Brighton Gay Men’s Chorus: In Time For Pride
In past reviews of this excellent choir I have had mixed feelings about the comic interludes that pepper their performances. But last night I had no qualms about them at all. This time around the thread of sketches was cleverly used to display a line of LGBTQ+ history, using the idea of Doctor Who and his TARDIC, yes you read that right. The doctor took his young friend on a journey through time and place that highlighted adversity and achievement wonderfully, a timely reminder that we have much to be thankful for and at the same time there is no place for complacency.
The evening was also given in tribute to two young men who in the last few months were taken far too soon. At the end of the first part the BGMC were joined on the platform by the Actually Gay Men’s Chorus for a stunning performance of Run, a real hairs on the back of the neck moment, which was not only a fitting tribute to these young men but also to the sense of brotherhood and community that exists between the city’s choirs.
Under the baton of their new Musical Director Joe Paxton the BGMC are achieving new heights, there is a depth to their vocal performance now that is truly impressive, a tightness to their timing and above all a real sense of joy that not only shows in their singing but also in their faces. They are glued to Joe Paxton as he conducts and the result is better than impressive, even bringing a new weight to their lighter choices of pop numbers.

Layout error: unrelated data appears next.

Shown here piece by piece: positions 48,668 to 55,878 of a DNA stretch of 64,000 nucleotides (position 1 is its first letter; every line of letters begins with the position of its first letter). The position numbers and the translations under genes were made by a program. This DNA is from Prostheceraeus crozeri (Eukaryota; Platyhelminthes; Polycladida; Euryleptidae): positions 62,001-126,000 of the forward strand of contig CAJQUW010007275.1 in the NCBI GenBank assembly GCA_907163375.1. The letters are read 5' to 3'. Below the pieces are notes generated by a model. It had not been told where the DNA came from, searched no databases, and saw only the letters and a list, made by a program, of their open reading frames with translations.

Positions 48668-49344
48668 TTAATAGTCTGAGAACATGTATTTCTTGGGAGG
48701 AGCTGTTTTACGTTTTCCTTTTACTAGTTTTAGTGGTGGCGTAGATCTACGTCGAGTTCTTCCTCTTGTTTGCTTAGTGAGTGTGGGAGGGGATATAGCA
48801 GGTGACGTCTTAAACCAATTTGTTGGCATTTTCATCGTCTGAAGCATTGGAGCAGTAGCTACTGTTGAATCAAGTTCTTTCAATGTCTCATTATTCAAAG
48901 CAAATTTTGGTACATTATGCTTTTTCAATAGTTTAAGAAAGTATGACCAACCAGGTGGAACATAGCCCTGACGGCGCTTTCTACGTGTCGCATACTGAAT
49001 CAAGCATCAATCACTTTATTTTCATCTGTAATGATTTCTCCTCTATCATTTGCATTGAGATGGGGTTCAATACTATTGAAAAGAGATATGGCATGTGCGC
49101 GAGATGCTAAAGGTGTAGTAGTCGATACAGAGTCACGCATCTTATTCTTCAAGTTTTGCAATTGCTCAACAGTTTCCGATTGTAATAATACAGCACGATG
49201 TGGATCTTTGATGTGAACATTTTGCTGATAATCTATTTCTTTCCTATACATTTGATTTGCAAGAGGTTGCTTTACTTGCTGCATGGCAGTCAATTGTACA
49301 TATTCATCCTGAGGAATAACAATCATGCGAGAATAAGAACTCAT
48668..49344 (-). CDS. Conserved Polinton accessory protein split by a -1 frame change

The evening opens with an a capella delivery of camp classic I Am What I Am rising hauntingly from the dark recesses of the church before the choir process to the platform to complete the song. Then from the gallery Andrew Farr launches into the poignant Streisand classic Before The Parade Passes By, appropriate for a programme about pride, and used here to book-end the show. Farr’s voice is wonderfully powerful with a rich vibrato, but it the dramatic heart with which he instils each line that is really impressive.
BGMC always have an amazing array of solo talents, from the soaring range of Nick Ford, through Alan Dorrington-Lock and Chris Farley’s duet, Andrew Williams rich vocal, Graeme Clark’s assured and moving performance, Rod Edmunds’ dramatic Sondheim number and finally Sadao Ueda’s sensitive and tellingly pure rendering of True Colours. All of these choices forming a core to the evening of moving lyrical works. The choice of the ensemble works for the evening moved from the truly cheesy and fun to the darkly impressive. I particularly loved choir accompanist Tim Nail’s Wrecking Ball that turns pop into a choral masterpiece and definitely shows the choir at their best, and I loved his arrangement of David Bowie’s Warzawa featuring a haunting solo line from Chris Baker. The accompanying slides of gay icons was definitely impressive but sadly for me the audience response of cheering and applause rather spoilt the musical moment. It was of course appropriate applause so this is not a criticism of that, but I hope to hear them perform this again as it satisfied a desire in me to hear this exceptional choir push themselves even further, something I sense Joe Paxton is ready to do.
St George’s Kemp Town